Review: Puzzling sniper odyssey Children of the Sun promises long-range revenge

children of the sun

Revenge, they say, is a dish best served cold. Developer René Rother and publisher Devolver Digital have concluded that nothing could be colder than a sniper’s bullet, especially one touched by the chilly strangeness of the arcane. Children of the Sun puts players in the shoes of “The Girl”. Armed with a rifle and a growing range of paranormal shooting skills, she is out to destroy a sinister cult, and ultimately to eliminate its master, “The Leader”. The game mixes trick shooting puzzles with a glitchy occult atmosphere for a unique effect.

At first glance, Children of the Sun might appear to be a stealth-action game. Controlled from a third-person perspective, The Girl stalks around various middle America locales, marking yellow-clad cultists for death. However, this first impression is misleading. The Girl’s movement is strictly limited to a fixed arc or circle around her targets. It is not possible to close the distance. Instead, in each level it is a single bullet which must get the job done. 

The Girl’s bullets, it quickly becomes clear, have magic properties that would give the Warren Commission much to think about. When a shot is fired, the camera locks into position behind the bullet as it travels – a perspective immediately familiar to any fan of Sniper Elite. When it strikes a valid target (be that a cultist, a car’s fuel tank, a bird, or a fish), it essentially stops mid-flight and enables The Girl to select a new direction for it. Should it hit an inert surface before all of the cultists are eliminated, the level is failed.

children of the sun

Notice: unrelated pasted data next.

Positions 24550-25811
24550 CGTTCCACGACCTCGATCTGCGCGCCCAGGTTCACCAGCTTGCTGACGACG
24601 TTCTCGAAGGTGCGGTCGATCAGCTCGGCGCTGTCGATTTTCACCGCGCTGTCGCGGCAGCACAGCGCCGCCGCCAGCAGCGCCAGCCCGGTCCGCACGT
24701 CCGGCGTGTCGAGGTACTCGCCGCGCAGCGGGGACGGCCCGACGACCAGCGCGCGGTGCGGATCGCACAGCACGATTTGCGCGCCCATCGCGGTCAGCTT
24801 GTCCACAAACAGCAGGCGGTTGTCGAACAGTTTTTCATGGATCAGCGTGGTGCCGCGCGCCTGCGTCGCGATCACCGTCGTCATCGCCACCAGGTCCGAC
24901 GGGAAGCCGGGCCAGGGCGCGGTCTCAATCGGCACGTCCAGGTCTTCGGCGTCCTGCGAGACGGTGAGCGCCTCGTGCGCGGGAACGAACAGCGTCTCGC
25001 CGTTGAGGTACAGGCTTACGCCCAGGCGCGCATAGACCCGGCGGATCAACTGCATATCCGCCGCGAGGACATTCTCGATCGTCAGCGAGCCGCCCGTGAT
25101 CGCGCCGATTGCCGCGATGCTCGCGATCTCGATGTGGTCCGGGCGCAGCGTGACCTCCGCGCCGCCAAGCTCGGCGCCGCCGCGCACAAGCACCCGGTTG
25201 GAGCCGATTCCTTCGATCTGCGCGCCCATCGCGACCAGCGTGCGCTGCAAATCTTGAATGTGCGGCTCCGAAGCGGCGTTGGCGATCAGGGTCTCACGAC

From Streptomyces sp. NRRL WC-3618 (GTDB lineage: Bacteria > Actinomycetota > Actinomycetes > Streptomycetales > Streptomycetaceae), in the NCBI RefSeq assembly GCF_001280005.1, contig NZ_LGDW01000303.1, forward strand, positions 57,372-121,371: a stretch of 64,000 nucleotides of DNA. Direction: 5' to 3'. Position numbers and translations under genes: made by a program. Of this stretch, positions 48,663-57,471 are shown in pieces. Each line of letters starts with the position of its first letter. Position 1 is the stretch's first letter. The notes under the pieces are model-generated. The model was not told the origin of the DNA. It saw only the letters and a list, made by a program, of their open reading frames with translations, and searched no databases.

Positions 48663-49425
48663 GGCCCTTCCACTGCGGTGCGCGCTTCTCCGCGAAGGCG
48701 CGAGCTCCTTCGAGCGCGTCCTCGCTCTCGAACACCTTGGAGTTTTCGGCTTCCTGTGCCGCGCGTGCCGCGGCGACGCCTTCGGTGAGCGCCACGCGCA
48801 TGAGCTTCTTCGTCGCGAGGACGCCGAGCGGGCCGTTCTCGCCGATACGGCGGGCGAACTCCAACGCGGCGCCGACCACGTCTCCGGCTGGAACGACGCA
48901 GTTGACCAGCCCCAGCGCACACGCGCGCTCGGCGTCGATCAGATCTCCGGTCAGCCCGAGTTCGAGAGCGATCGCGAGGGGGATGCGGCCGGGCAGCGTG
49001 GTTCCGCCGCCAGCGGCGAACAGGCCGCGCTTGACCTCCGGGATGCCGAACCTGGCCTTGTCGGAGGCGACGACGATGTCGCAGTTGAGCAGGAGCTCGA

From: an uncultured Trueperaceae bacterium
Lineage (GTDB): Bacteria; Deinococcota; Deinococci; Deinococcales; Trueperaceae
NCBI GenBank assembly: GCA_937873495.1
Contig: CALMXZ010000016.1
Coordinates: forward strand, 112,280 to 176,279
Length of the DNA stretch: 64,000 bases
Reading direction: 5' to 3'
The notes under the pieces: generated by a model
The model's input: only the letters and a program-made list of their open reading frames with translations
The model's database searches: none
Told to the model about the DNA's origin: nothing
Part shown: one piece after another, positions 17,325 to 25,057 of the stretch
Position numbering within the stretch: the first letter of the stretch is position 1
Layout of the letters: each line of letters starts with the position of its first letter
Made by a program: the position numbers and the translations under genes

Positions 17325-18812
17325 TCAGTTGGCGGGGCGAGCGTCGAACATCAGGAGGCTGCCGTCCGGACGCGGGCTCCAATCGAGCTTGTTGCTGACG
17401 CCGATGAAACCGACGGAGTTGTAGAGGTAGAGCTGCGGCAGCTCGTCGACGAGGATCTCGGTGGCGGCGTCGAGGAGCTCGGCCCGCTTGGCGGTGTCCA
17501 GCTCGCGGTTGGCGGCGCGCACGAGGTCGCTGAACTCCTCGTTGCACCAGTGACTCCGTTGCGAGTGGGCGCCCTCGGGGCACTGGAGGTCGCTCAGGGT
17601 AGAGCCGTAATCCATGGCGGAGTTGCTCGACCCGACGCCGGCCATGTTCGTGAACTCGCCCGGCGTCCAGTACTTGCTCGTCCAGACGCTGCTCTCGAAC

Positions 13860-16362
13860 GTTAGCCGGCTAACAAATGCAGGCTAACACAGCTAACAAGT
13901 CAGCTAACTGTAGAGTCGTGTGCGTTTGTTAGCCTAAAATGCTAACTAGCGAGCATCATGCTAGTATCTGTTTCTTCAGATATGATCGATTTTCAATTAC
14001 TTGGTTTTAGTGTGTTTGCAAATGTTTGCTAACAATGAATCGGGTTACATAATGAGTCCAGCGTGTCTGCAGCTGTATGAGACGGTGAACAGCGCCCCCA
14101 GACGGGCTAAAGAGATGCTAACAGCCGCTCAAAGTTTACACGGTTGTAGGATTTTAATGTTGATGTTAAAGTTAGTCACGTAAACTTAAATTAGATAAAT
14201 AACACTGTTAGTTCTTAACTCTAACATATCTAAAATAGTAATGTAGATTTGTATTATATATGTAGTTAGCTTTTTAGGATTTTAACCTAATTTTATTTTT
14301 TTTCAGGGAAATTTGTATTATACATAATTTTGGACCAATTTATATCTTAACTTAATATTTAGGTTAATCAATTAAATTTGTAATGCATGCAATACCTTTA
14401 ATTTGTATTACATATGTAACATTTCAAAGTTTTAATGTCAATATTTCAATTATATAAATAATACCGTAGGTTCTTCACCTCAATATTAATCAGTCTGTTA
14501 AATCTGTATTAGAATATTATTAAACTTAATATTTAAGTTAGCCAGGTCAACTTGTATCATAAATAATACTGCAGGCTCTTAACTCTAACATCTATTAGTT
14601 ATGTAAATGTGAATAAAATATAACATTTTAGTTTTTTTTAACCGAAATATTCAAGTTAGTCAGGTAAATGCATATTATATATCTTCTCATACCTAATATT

Selecting a good firing position is essential, as The Girl can only move before firing.

Each level, then, becomes a puzzle of ballistic trajectories. Rother finds numerous ways to complicate and develop this simple idea, and this is what sustains interest in Children of the Sun. The game increases the number of enemies, and introduces new types such as cultists with bullet proof riot shields and thugs with body armour. To keep up, The Girl is given new abilities of her own – including a means of curving a bullet’s trajectory in the air, and a power shot which enhances killing force over long distances. 

Like many good puzzle games, Children of the Sun often presents players with challenges which can look nearly impossible at first glance. Finding novel solutions to these impasses is always satisfying. For example, one level features a large group of cultists partying in a yard between two tall, concrete structures. Success means finding a way to shoot through the first building, and then elegantly weave the vengeful bullet from foe to foe, before navigating back out again. Other levels make use of speeding trains, moving trucks, and elaborate multi-level structures to present distinct, surprising challenges. There is a scoring system for those who want to try to climb the leaderboards.

One unusual aspect of Children of the Sun – one which separates it definitively from action games – is that enemies have no means of fighting back. The game’s aggressively pared-back story is carried by very brief, frenetic, and dialogue-free cutscenes which come across like fractured panels from an unhinged comic book. One purpose of these is to underscore the violent evil of the cult (from which the game takes its name), suggesting a justification for The Girl’s personal crusade.

children of the sun
A counter in the top right indicates how many cultists must be eliminated in each level.

The cutscenes are also in keeping with the game’s aesthetic. Like Dusk and Cultic before it, Rother’s game situates its murderous cult within a woodsy, Anytown USA setting. Cults have been a recurring element in games over the last few years, and Children of the Sun fuses this with a glitchy, neon-soaked look which is perhaps equally over-familiar. However, the game does develop visually over time, and eagle-eyed players will notice strange physical phenomena in the levels, symptoms of a world (or a mind) increasingly warped by dark forces.

Children of the Sun is both less and more than it first appears to be. It is much simpler than the stealth and action games it superficially resembles, but it is also a more complex and sustained puzzle game than its early levels imply. The distorted soundtrack, stylishly glitchy visuals, and lack of substantive story may prove to be turn-offs for some players, but Children of the Sun is an engaging set of thoughtful ballistic challenges, and well worth a look even for those who would not normally seek out a puzzle game.

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